The oppositional photographer therefore has to deal with a photography that is constructed along at least two dimensions within society and its oppositional dis­courses. One dimension of photography is the very existence of itself as a set of continuous imagery stretching all the way back to 1839 and all the way up to the heights of connotational ineffability – a bank, or perhaps more appropriately, a body of imagery that must necessarily subsume any new photographs into itself. The other dimension is of the photographic effect, the ‘photographic’, which ani­mates the body of photography with the electricity of contiguity, immediacy and palpability — the electrical spark that leaps between ‘reality’ and the photograph. Both of these dimensions are absolutely implicated in, and compromised by, the hegemonic structurings of our culture and society.

Some critical practices and the ‘and’

What approaches are possible, therefore, for oppositional photographers as I have defined them. Historically, political photography has its roots in the represei tation of the ‘real’. The illustrative documentation of social conditions for the pur­pose of social change goes back almost to photography’s beginnings.17 The efficacy of these images resided primarily in the raw photographic effect. As ex­poses and revelations they were intended as much to stimulate emotion as pro­vide information. These direct, gritty, ‘confrontational’ images therefore acquired an aesthetic of their own. Explicitly intended to be unaesthetic and non-artistic, even to overtly repudiate artistry with its bourgeois associations, they nonetheles quickly became inscribed within the art-historical photographic discourse. Their implicit reliance on the transparency, and even purity, of their medium has much in common with Modernist notions of integrity to medium. Within the art-historicc photographic discourse the fully-fledged’Documentary Movement’arises at the same time as, and is directly relatable to, the purism of such photographers as Edward Weston or Paul Strand. Both took on the quasi-mystical values of truth ai truth-to-medium. Both were constructed within the paradigm of the transparent, incisive, unmarked18 photographic image.

The Documentary Movement thrived as much in Australia during the 1940s and 1950s as it did elsewhere.19 It was never able to develop a sufficiently coherent ideological or political base, or to fulfill its own expectations, and it rapidly becarr institutionalised as Photojournalism. Photojournalism’s propagandistic triumph, the Family of Man touring exhibition organised by Edward Steichen for the Museum of Modern Art, has become the quintessential example of all the wronc assumptions documentary photography made about the transparency of pho­tography, the universal language it spoke, and the humanist commonality to which it had access.20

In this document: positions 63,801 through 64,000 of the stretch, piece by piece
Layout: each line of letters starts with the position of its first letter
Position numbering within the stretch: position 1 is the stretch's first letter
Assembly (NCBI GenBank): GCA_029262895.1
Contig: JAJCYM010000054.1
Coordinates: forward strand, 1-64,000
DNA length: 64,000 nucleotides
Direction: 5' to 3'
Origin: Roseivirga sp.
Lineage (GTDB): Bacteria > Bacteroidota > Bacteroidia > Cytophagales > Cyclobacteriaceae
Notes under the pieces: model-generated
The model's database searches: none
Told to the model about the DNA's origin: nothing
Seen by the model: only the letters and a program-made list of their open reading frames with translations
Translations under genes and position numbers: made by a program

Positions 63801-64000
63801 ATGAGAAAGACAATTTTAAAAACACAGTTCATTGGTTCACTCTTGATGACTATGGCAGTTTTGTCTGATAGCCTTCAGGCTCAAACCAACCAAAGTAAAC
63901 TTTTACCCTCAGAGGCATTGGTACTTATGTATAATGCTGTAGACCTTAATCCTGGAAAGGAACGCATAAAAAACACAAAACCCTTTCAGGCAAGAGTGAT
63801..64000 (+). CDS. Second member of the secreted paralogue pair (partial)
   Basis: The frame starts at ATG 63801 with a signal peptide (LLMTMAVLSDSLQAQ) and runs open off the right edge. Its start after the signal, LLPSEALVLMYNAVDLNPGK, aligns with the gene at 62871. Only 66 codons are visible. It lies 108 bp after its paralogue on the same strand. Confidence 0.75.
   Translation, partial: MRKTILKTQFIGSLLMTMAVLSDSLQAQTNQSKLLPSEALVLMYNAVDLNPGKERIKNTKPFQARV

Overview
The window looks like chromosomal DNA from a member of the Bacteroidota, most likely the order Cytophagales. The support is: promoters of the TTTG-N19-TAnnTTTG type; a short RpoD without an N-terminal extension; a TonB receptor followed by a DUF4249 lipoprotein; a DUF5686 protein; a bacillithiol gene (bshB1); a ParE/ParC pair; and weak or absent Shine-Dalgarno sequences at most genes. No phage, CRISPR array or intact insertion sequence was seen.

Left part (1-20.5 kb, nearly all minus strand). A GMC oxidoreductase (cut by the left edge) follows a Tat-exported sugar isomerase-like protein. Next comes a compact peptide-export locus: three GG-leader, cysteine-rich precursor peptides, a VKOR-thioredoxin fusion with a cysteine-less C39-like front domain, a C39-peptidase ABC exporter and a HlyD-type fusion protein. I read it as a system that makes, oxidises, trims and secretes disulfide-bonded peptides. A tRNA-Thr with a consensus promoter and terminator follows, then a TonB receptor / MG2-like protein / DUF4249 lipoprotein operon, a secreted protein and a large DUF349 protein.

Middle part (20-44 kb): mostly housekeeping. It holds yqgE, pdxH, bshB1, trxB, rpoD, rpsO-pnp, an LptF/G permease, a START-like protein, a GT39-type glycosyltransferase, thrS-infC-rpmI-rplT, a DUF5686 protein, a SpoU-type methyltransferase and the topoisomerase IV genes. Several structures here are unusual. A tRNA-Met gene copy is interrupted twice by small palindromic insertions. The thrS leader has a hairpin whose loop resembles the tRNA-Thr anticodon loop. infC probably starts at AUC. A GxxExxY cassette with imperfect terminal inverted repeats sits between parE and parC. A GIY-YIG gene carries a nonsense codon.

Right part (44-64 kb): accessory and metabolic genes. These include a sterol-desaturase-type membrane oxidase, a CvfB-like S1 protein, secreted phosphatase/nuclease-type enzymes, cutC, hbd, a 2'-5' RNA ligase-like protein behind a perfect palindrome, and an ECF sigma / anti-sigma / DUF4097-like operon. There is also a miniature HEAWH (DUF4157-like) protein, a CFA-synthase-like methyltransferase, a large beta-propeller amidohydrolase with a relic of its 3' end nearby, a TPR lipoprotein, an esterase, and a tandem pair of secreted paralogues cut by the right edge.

The notion of documentary photography still has significant currency, however, within the socialist movement and its publications, and cannot be so easily dis­counted. The Photojournalism of the 1940s and 1950s has been merely shifted I the right in the traditional political spectrum as much as it has been subjected to fundamental criticism. This process has not significantly problematised the notii of ‘documentary’ itself, which still forms the backbone of the oppositional photography of the 1970s and 1980s. (For instance, during the late 1970s and early 1980s the European Worker Photographer movements of the inter-war years were excavated and used as models for current practice. Although these movements, which consisted of workers using simple, direct photographs to document their work and social environments, were assuredly an unprecedented form of worker unity and opposition at the time, their efficacy and relevance to contemporary practice was open to considerable doubt.21)

Documentary photographs are still generally seen as relatively unencumbered enemy agents within the oppressive structures of society itself. They still have cur­rency as ‘infotographs’ as one Canadian practitioner styles them.22 Emphasis is placed on the possibilities of their enunciation by the oppositional texts in which they are embedded, rather than by any oppositionality inherent to them as con­structed images. Such photographs are thus asked to ‘speak back at society; their voice is assuredly the voice of the hegemonic media, but it attempts to speak against it. Hence these photographs almost purposely delimit themselves; like the proletariat themselves, they have ‘working lives’.23 They share the same aspirations and structures as advertising or news photographs, only their functions are seen to be different. A little naivete, a little suspension of judgment, is thus almost es­sential to a current reading of these images. Although initially assuming an un­marked status, perhaps they eventually assume the mark of ‘the good fight’. As images they must be read along both the metaphoric and metonymic semiotic dimensions. It may be this metaphoric dimension which allows them to maintain the illusion that they can speak within the economy of signs against that very economy. Though they may give voice to certain sections of society, they must not be confused with attempts to destructure representation itself. Only by attacking the forms of representation (even oppositional representation) can the relentless circulation of statements within the oppressive economy of signs be disrupted.